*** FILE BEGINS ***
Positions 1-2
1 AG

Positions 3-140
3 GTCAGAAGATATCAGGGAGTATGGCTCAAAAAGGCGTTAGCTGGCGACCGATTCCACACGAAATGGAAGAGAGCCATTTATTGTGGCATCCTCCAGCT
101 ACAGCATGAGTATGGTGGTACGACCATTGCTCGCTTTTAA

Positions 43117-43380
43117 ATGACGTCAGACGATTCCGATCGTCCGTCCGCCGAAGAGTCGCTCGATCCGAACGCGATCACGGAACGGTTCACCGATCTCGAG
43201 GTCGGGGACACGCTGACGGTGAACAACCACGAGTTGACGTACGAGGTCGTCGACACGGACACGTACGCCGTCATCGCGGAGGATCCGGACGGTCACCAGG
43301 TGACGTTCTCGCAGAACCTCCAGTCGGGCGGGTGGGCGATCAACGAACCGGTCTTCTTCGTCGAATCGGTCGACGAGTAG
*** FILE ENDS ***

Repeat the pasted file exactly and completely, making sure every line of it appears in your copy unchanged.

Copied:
Positions 1-2
1 AG

Positions 3-140
3 GTCAGAAGATATCAGGGAGTATGGCTCAAAAAGGCGTTAGCTGGCGACCGATTCCACACGAAATGGAAGAGAGCCATTTATTGTGGCATCCTCCAGCT
101 ACAGCATGAGTATGGTGGTACGACCATTGCTCGCTTTTAA

Positions 43117-43380
43117 ATGACGTCAGACGATTCCGATCGTCCGTCCGCCGAAGAGTCGCTCGATCCGAACGCGATCACGGAACGGTTCACCGATCTCGAG
43201 GTCGGGGACACGCTGACGGTGAACAACCACGAGTTGACGTACGAGGTCGTCGACACGGACACGTACGCCGTCATCGCGGAGGATCCGGACGGTCACCAGG
43301 TGACGTTCTCGCAGAACCTCCAGTCGGGCGGGTGGGCGATCAACGAACCGGTCTTCTTCGTCGAATCGGTCGACGAGTAG